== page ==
When is a cut not a cut? When it is a cut in a projected increase

‘Britain’s poorest families have been abandoned today and left to face the worst’, goes the opening line of the Child Poverty Action Group’s (CPAG) response to the Chancellor’s Autumn Statement. ‘[P]oor children have been mugged’, adds the Guardian, and the Independent reckons that‘[u]p to 100,000 children could be pushed below the poverty line.’ The Telegraph did not sound much different.

If these were responses to a spending cut, it would be too mundane to write about it. As J. R. Shackleton points out in ‘Sharper Axes, Lower Taxes’, There are always shroud-wavers pointing out the dire consequences of removing a benefit or service without which people lived quite happily till a few years back.’ But in this case, we are not even talking about a cut. We are talking about the cancellation of a projected increase. This year, the annual amount of Child Tax Credit (CTC) has been increased by £180 per child above inflation-indexation. A further increase of £110 had been announced for next year, which has now been revoked. So in 2012, the Child Tax Credit (CTC) will only rise in line with inflation, i.e. it will not rise at all in real terms.

Granted, the extra increase in CTC had been interpreted as a measure to offset the impact of welfare spending cuts elsewhere on low-income families, such that the ‘austerity’ measures have no impact on relative child poverty. Hence, the latest announcement is not so much a withholding of a goody, but a withholding of a protective shield.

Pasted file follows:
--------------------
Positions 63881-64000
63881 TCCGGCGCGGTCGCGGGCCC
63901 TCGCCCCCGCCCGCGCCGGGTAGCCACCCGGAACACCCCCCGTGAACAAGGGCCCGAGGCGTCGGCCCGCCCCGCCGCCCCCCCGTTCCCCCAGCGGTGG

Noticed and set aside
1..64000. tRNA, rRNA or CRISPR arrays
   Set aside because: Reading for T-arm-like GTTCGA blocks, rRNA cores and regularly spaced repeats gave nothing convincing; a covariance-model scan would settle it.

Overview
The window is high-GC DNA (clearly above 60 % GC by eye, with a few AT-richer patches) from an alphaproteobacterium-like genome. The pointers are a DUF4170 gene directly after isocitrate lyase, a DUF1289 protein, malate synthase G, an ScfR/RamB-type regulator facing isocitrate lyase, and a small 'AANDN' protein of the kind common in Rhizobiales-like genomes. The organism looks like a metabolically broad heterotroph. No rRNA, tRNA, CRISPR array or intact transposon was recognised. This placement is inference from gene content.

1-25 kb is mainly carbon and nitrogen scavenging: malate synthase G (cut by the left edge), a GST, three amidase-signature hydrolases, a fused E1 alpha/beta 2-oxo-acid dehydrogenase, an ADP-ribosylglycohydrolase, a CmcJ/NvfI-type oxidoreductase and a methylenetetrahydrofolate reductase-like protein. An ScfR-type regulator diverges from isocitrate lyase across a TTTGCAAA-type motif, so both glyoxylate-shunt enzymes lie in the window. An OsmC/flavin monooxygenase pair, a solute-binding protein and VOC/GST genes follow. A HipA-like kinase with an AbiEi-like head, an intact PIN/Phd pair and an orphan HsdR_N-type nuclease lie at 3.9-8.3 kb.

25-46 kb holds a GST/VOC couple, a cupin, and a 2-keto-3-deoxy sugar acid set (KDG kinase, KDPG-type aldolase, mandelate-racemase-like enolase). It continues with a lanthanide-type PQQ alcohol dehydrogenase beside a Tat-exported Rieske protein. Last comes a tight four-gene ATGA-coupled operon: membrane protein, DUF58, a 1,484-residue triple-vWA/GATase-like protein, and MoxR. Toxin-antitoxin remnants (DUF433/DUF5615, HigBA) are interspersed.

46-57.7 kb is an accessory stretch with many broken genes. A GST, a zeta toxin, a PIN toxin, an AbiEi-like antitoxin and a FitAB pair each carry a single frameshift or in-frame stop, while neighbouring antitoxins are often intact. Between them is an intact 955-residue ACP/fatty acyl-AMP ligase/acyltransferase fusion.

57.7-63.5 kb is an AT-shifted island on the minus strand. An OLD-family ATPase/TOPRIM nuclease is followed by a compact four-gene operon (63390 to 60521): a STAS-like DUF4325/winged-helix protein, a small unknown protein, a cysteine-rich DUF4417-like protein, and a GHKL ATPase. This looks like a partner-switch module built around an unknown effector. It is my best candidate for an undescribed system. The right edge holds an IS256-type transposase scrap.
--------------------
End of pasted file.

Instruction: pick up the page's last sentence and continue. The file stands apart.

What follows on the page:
Still, the decision is not unreasonable when seen in the context of the tax credit changes previously announced in the Budget and the Comprehensive Spending Review. Tax credits are really a hotchpotch of different payments, some of which are work-contingent and some are not. If you freeze the former while increasing the latter, work incentives worsen, and thus far, the coalition has done precisely that. Sure, this looks good in the statistics: it saves money without affecting those on the very lowest incomes, who do not work at all, and therefore do not receive work-contingent benefits. But it also creates adverse dynamic effects by discouraging work. Unfortunately, if you want to freeze work-contingent benefits without making work relatively less attractive, you also need to freeze benefits unrelated to work. The coalition has now done that.

Of course, a much smarter way to cut the tax credit bill without making low-income families worse off would have been to make all payments work-contingent for the majority of recipients. Once people work steadily and for a reasonable number of hours, their market income already takes them most of the way, even if it is at the minimum wage. The role of tax credits could then be reduced to that of an income supplement – an add-on rather than a main income source. That, of course, would infuriate our poverty lobby even more, because it would run contrary to their key tenet that the route out of poverty is benefits, not work.

But we can’t have everything. The objectives of consolidating the public finances and lowering poverty are reconcilable. The objectives of reducing dependency and keeping the poverty lobby happy are not.

I imagine such ‘cuts’ as do occur will be the effect of unintended consequences, the supposed benefits to be derived from inflation which operates under the stealth of quantitative easing...

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